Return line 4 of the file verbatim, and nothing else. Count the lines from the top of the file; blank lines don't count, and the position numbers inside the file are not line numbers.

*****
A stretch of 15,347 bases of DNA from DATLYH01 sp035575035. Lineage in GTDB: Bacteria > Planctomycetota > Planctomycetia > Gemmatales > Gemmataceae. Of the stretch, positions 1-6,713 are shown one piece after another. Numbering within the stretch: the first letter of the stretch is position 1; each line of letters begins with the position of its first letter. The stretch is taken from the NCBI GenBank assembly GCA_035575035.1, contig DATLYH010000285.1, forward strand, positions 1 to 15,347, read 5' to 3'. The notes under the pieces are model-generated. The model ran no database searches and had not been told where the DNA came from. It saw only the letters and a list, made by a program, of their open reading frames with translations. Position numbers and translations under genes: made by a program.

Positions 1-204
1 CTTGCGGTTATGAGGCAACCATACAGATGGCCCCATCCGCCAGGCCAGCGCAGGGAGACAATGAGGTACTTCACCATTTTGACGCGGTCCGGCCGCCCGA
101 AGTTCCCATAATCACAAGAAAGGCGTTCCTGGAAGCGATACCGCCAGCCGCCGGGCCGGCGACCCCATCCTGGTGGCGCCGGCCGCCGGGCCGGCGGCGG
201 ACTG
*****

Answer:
101 AGTTCCCATAATCACAAGAAAGGCGTTCCTGGAAGCGATACCGCCAGCCGCCGGGCCGGCGACCCCATCCTGGTGGCGCCGGCCGCCGGGCCGGCGGCGG